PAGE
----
It will, doubtless, be a satisfaction to vours of those not acquainted with the Dr. Akerly to be apprized of these faets, disease. which, though varying from the informa- In regard to the treatment, the practice tion he had procured, by no means dero- which I would recommend, is to have gate from his general accurracy.

the cattle removed to a dry healthy pasRespectfully, &c.

ture, there to be examined. Such as are DAVID THOMAS. found to be diseased should be taken to a Scipio, 9 mo. 25, 1817.

barn or out-house, and the feet washed

clean, particularly between the cleft, with Ar account of the cause and symptoms of a hard brush and strong suds. In cases

the disease of neat-cattle, called the foot of early standing, as before described, let rot or canker, with the best mode of treat- the diseased feet be immersed in strong ment, by JAMES CLEMENT, Veterinary lye, as warm as the hand can bear, from Surgeon, New York,

five to ten minutes, using brisk friction in The prevalence of a disease attacking the cleft: let a poultice, made of bran, or the feet of neat-cattle, at this season, and shorts, with hogs-lard, be ready, sufficientparticularly in the vicinity of New-York, ly large to envelope the whole foot, which induces me,

for the benefit of agricultur- should be changed twice a day till the acists, breeders, milkmen, &c. to give a few tire inflammation subsides ; dress with outlines of the disease, with the best mild astringents, adding liberal pressure mode of treatment, it being a disease lit- between the phalanges, or divisions of the tle known or understood in this part of foot, with lint, or fine tow, so as to prethe country.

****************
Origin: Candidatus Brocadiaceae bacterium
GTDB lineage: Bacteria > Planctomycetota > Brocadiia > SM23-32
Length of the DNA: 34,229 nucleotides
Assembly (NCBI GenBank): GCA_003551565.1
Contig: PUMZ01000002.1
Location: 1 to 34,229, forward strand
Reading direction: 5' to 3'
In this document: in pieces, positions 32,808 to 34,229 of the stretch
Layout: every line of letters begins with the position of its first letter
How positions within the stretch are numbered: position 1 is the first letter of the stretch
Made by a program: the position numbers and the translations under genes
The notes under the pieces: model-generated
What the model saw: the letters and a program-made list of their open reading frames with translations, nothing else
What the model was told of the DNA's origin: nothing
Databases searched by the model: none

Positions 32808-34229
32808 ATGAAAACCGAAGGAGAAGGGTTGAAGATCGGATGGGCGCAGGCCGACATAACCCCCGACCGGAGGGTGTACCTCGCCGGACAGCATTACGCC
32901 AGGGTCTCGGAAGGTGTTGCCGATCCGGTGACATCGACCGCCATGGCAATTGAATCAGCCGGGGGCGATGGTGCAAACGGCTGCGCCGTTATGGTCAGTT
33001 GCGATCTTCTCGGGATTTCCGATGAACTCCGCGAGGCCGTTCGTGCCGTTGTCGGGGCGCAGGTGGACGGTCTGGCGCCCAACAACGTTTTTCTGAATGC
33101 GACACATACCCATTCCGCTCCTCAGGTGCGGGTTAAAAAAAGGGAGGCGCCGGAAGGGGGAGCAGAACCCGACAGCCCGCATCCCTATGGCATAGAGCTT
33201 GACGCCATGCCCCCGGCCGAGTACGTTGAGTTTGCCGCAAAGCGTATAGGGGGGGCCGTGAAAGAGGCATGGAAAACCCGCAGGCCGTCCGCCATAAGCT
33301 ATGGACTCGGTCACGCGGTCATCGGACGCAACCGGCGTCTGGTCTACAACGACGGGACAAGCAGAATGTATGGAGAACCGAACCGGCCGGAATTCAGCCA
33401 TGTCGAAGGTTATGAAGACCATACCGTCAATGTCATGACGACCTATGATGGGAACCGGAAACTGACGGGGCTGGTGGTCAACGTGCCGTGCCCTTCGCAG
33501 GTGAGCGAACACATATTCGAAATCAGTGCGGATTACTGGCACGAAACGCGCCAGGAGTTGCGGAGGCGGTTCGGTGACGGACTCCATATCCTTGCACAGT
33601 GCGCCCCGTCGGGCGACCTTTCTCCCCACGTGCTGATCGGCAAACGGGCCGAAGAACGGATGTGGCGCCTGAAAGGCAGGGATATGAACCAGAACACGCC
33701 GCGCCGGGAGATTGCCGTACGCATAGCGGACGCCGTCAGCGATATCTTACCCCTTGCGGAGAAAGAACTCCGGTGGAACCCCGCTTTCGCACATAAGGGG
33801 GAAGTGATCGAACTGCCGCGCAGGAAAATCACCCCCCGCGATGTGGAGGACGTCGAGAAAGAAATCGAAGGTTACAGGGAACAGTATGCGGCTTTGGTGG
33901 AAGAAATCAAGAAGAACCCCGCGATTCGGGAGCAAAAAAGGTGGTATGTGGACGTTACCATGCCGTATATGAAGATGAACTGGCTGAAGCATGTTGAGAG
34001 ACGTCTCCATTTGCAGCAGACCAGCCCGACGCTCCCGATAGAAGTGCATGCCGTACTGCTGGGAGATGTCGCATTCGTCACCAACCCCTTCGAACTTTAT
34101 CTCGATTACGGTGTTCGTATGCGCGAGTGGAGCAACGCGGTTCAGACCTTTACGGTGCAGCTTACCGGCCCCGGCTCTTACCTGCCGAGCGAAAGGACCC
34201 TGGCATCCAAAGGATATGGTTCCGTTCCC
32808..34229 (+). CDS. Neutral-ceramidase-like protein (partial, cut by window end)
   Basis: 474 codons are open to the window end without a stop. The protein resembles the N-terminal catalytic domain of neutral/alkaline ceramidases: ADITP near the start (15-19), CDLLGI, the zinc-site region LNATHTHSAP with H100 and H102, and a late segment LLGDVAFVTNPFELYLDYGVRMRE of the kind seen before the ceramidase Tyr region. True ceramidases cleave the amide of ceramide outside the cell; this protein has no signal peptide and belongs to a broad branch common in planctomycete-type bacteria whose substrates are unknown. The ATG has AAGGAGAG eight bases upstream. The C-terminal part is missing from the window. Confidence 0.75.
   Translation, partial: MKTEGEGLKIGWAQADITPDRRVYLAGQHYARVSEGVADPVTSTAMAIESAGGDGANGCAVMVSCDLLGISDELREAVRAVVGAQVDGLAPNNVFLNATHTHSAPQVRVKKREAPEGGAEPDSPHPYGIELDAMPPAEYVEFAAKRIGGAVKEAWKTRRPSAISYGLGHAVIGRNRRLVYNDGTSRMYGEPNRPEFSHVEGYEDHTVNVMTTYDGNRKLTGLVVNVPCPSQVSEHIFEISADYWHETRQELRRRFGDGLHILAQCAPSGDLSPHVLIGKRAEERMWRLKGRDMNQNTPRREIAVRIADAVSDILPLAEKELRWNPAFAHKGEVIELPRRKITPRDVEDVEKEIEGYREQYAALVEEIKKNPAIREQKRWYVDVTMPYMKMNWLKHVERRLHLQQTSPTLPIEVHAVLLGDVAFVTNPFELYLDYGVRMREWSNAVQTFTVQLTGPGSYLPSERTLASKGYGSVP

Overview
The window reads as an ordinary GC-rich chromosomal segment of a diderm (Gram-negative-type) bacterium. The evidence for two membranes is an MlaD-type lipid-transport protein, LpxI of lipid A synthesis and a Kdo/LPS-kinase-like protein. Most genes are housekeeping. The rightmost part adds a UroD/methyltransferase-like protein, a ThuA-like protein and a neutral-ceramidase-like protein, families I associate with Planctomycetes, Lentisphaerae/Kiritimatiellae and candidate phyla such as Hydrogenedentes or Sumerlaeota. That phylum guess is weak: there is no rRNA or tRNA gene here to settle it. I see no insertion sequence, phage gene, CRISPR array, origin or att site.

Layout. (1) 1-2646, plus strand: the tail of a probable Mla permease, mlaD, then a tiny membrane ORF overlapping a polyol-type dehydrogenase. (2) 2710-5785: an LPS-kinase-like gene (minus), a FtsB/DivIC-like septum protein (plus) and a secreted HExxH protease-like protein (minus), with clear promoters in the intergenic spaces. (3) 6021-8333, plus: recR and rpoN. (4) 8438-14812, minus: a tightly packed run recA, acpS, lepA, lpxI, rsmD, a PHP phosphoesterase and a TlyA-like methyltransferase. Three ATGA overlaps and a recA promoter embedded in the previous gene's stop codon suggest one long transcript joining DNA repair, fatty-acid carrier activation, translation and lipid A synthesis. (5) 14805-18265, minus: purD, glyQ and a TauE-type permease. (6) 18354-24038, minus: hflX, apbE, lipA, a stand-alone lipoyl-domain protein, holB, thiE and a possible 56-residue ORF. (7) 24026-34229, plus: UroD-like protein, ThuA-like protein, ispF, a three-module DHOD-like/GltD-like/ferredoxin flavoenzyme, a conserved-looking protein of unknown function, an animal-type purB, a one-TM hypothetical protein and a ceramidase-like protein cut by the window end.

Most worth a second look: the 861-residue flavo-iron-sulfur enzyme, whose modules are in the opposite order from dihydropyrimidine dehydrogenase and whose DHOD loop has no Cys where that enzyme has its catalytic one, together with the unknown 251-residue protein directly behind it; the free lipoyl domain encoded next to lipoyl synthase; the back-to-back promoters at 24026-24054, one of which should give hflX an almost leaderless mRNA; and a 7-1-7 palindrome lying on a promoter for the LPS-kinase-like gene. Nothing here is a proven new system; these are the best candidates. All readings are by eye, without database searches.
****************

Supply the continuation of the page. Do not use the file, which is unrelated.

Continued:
vent their coming into contact. The feet In demonstrating this subject, I laid be- should be wrapped in canvass, and the fore the Lyceum of Natural History, animal kept on a dry floor. Attention preparations of the foot, so as to convey should be paid to the general habits of a more perfect idea of the nature and ex- body: should the inflammation extend up tent of the malady in question, with the the legs, bleed, and give aperient medivarious names under which it has been cine; when extreme pain exists, anotreated. It has been called the Lowe, dynes, administered with discretion, will the Foul, and the Foot-rot, but would be prove beneficial. better denominated Canker. The symp- In the second stage a different mode of toms in the early stage are extensive treatment will be necessary. The aniswelling of the leg, affecting the action of mal being secured, proceed to remove the animal ; great heat and tension ; star- the horn that surrounds the cankered ing of the hair, with a dead appearance; parts, and follow up with a knife so as tholoss of appetite ; wasting of the flesh; roughly to separate the offending parts and in a cow, giving very little milk, so which surround the opening where the as to affect the profit of the owner, and fungus arises. Should hamorrhage take cause inquiry into her condition. On ex- place, as it frequently does, it is easily amining between the cleft of the diseas- checked by touching the part with the ed foot, will be discovereil a thin icho- muriate of antimony, sometimes called, Fous, foetid discharge, exurling from the among farmers, the butier of antimony. superficial blood vessels of the skin.; Should the fungus rise hizaer than the which, from the great vascularity of these surrounding surface, use the knife, 90 as parts, heightens the violence of the in- to bring it on a level; dress with escha"